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Sat 30 May 2020
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With the Coronavirus the subject of headlines the world over, fears of a pandemic have again arisen. Along with media speculation, however, there is a far more insidious contagion.

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In both the UK and Australia, Chinese groups have raised concerns about anti-Chinese hatred and discrimination taking root, particularly via social media. On far-right message boards, the Wuhan Coronavirus is being described as some kind of retribution for so-called “degenerate” ways.

It is an alarming situation, but it is by no means new. Throughout history, disease and fears of disease have been closely linked to scapegoated minorities.

Perhaps the most significant and well-documented example of this came with the arrival of the Black Death.

As the disease spread across Europe from the south-east, a series of persecutions targeted Jewish populations. Subject to pogroms for a number of centuries prior, raging outbreaks were said to be caused by Jews poisoning wells or somehow or another adultering supplies of food and water. Said to be responsible for the death of Jesus, it was thought that the Jews continued to target Gentiles more than a thousand years later.

Violence was frequent and bloody. Even before the plague reached some cities, particularly in southern France and Germany, the Jewish population was rounded up from ghettos, massacred or burned alive. Between 1348 and 1351, hundreds of cities and towns throughout Europe murdered thousands of Jews, with more fleeing to regions with a more tolerant attitude.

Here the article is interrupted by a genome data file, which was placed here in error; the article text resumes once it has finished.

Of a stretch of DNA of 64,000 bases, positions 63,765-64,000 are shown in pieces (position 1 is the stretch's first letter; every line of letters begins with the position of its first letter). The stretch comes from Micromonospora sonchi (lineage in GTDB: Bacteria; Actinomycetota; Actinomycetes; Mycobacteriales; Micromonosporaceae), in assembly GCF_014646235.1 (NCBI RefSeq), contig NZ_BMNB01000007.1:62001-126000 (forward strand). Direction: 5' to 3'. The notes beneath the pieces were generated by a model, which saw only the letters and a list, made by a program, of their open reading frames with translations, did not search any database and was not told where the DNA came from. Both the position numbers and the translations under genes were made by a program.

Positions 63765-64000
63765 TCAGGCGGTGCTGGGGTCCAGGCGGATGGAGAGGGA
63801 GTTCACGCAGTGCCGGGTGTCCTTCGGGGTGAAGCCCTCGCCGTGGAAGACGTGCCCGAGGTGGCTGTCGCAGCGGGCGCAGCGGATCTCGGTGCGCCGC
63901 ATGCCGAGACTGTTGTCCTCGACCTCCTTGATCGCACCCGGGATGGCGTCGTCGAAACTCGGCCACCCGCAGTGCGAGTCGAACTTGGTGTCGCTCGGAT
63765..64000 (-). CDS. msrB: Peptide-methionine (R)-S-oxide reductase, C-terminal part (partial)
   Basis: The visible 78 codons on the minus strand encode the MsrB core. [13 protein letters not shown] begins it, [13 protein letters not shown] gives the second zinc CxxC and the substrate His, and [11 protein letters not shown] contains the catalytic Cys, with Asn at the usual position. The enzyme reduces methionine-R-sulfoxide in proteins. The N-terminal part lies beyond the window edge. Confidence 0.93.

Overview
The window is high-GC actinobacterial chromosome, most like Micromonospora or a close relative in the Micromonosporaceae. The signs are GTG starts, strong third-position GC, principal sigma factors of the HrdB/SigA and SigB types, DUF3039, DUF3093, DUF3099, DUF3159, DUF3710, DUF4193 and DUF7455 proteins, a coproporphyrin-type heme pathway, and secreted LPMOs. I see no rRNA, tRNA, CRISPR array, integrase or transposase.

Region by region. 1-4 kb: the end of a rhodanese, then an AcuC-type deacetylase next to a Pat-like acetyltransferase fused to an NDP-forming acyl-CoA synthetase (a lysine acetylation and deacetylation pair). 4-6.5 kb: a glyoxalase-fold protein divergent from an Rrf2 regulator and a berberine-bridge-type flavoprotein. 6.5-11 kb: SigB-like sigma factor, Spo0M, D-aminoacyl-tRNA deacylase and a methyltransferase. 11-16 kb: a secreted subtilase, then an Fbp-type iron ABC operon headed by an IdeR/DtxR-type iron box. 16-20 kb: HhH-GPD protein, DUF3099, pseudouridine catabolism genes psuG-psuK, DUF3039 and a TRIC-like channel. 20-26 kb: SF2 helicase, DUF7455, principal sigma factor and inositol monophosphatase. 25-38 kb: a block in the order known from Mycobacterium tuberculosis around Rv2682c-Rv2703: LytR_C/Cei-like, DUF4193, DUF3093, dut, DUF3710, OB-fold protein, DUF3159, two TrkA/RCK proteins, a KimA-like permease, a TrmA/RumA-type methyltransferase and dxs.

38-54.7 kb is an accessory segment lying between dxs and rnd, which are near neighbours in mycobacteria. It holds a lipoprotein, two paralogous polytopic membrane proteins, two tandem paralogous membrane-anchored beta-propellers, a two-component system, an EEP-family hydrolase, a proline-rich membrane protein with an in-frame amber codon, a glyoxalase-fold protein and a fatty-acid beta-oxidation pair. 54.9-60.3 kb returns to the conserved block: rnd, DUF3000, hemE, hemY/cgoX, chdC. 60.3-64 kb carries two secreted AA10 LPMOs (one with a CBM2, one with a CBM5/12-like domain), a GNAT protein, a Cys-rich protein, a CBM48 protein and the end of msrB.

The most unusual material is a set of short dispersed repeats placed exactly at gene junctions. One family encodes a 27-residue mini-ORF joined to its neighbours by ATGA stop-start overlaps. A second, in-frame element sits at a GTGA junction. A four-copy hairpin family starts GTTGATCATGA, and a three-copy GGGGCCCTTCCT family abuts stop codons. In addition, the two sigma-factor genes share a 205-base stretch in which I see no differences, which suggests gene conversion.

Fears of the pestilence did not stop the persecutors of Jews from taking their wealth following pogroms. 

Bigotry linked to the spread of disease is hardly confined to the medieval period either.

As an Australian, I’ve long been familiar with the huge body of anti-Chinese propaganda and rhetoric that existed at the turn of the century.

A depiction of Jews being burned to death in Strasbourg in 1349 during the Black Death

Again, while Chinese migrants to Australia had been persecuted for decades prior, outbreaks of Yellow Fever, Typhus, Typhoid and Diptheria were closely linked to the new arrivals. 

With a strong print media at the time, and periodicals such as The Bulletin being read across a broad middle-class, articles and cartoons repeatedly targeted the Chinese. The new arrivals, who had come to work on the Goldfields, were portrayed as the primary vector for diseases arriving to Australia. An 1888 cartoon for the Queensland Figaro depicts diseases being brought into communities through the cramped and unhygienic quarters that most Chinese people were forced to live in. 

Such cartoons can be said to be responsible for the heavy-handed, punitive ‘White Australia’ policy put in place at the dawn of the 20th Century and, to an extent, the arrival of Australia as an independent nation – effective immigration controls were impossible without federation. 

On the ground, anti-Chinese violence was common. Riots and attacks against the community increased from the sporadic outbreaks following the Gold Rush.

The effect this bigoted, anti-Chinese rhetoric had on their communities across Australia is only now recognised, more than a century later.

Diseases come and go – they are cured or burn themselves out. Yet, what has persisted over the centuries is a repeated tendency to attack, shame and humiliate outsiders as somehow responsible for the suffering. It is never so simple as this. 

Nothing seems to change. The internet is once again full of conspiracy theories and ‘news sources’ blaming the Chinese for the Coronavirus.

Fear is a contagion that will outlast any bacteria or virus.


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